A rare, invasive form of a usually mild and common bacterial infection has killed several children in the United States and Europe in recent weeks, according to public health authorities, prompting alarm among parents and vulnerable adults.
Strep A: What to know about the usually mild infection tied to at least two U.S. pediatric deaths
In Britain, 74 people, including 16 children, have also died from it.
Strep A is highly contagious and commonly carried by many people in the nose, throat and skin without resulting in serious illness, medical officials and experts say. Most cases are not life-threatening, but can develop into infections known as invasive Group A strep (iGAS), which can be fatal, with the risk greatest among children and the elderly.
The Centers for Disease Control and Prevention alerted doctors and public health authorities on Dec. 22 to be on the lookout for cases involving invasive Group A strep infections and to diagnosis and treat them promptly.
Brian Spencer, a spokesman for the Colorado Department of Public Health and Environment, said the two deaths in that state were in “young children who were not school-aged” from the Denver area.
Spencer said severe group A strep infections can occur as a complication of RSV, flu, covid-19 or other common respiratory illnesses and urged parents to seek help if their child’s respiratory infection worsened. The state had not seen a pediatric death due to group A strep since 2018, he said.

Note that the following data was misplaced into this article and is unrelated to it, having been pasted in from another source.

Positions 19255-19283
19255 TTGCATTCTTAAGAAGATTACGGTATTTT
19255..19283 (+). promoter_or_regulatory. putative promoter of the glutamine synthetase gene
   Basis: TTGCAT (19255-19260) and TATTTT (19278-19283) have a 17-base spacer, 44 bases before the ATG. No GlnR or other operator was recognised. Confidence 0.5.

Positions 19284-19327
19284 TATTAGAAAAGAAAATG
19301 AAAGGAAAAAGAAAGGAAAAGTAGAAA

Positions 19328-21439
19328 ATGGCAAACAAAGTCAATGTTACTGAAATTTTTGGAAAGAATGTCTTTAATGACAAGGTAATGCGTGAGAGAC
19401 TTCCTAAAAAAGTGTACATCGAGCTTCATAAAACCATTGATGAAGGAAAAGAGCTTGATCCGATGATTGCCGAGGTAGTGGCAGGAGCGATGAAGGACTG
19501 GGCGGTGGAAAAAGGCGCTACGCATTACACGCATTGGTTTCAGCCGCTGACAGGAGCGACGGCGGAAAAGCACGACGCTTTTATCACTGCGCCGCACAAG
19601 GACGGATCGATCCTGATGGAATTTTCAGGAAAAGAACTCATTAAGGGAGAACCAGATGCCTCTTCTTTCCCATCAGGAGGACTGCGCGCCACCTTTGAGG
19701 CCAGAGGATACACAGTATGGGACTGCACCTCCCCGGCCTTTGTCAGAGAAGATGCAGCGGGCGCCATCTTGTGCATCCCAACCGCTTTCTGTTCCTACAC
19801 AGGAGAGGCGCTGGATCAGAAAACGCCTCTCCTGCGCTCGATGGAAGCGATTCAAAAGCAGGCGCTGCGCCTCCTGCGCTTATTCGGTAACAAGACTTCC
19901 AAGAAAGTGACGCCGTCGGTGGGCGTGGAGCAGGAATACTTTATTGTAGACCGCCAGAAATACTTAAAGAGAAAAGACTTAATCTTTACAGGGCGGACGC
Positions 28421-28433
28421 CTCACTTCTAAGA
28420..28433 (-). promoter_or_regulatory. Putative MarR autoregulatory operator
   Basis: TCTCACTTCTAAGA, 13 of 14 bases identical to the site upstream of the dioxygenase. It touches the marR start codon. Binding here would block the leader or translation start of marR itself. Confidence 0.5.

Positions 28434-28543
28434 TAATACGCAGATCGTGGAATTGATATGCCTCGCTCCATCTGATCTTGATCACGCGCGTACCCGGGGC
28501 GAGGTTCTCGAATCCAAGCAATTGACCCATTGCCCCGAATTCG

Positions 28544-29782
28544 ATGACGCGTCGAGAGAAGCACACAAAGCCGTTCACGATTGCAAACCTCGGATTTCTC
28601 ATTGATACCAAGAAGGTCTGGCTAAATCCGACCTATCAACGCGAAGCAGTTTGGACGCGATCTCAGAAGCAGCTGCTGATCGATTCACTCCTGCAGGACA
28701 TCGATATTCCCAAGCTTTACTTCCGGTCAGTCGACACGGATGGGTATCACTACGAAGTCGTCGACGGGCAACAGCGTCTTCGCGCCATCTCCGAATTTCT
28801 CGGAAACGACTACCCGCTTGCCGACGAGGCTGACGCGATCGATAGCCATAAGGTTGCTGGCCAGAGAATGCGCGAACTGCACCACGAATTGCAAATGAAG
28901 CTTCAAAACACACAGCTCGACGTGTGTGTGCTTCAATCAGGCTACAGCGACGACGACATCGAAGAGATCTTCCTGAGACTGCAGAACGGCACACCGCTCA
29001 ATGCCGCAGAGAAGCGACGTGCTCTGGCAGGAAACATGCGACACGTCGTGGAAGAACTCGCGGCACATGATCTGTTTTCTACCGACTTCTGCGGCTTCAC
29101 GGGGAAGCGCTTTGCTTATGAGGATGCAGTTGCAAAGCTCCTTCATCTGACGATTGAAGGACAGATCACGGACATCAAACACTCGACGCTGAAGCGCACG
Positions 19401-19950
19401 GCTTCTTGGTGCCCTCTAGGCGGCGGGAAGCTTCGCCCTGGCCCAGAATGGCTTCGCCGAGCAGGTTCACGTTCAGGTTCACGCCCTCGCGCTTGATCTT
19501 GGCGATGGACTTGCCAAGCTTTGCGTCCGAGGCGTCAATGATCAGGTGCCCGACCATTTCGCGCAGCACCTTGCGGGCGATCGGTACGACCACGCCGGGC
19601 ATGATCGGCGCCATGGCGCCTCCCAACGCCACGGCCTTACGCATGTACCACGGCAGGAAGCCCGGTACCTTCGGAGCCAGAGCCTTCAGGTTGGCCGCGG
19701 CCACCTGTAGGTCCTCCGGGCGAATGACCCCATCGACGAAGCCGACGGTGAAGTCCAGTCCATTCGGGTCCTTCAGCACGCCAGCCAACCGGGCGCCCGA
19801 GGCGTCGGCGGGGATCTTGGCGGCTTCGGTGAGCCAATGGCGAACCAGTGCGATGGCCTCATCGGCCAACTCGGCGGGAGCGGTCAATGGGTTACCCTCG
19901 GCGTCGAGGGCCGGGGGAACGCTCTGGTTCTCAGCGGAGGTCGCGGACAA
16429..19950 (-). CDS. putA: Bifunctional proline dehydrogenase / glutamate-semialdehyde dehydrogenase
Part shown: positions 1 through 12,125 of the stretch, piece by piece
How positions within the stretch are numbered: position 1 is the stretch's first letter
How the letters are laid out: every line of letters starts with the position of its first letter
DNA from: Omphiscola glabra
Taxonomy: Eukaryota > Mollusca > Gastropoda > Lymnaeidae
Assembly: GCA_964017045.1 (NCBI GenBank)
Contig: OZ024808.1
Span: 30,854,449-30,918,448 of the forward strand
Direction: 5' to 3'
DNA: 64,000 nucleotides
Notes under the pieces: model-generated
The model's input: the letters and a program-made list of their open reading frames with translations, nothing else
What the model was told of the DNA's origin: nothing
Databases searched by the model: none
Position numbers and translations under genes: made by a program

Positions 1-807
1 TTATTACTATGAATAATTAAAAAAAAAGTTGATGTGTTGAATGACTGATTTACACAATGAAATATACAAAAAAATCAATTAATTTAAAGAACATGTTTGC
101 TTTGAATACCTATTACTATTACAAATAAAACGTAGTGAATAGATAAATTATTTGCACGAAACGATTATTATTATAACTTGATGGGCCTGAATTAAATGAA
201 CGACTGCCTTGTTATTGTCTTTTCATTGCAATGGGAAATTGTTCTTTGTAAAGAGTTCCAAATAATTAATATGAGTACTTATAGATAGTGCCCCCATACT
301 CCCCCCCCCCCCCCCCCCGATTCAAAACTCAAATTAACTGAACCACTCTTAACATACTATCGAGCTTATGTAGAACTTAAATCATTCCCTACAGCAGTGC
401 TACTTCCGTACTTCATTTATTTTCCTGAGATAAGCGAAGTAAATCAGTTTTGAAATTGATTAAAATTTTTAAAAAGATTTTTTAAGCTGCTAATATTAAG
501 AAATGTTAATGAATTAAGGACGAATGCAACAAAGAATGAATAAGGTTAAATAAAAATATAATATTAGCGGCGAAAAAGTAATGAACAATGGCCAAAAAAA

“Early treatment is critical to keeping initial group A strep infections mild and from progressing to the more serious illnesses it can cause,” he said.
The World Health Organization said earlier in December that France, Ireland, the Netherlands and Sweden have also observed increases in invasive group A streptococcus disease, as well as scarlet fever, including an unspecified number of deaths in France and Ireland. Most of those affected are children under age 10.
The WHO said the risk to the general population is low for the time being, describing the rising case counts as “moderate,” and noting that neither antibiotic resistance, nor new variants have been observed. However, the agency said, “[t]he risk will be continuously assessed based on available and shared information.”
Here’s what you need to know.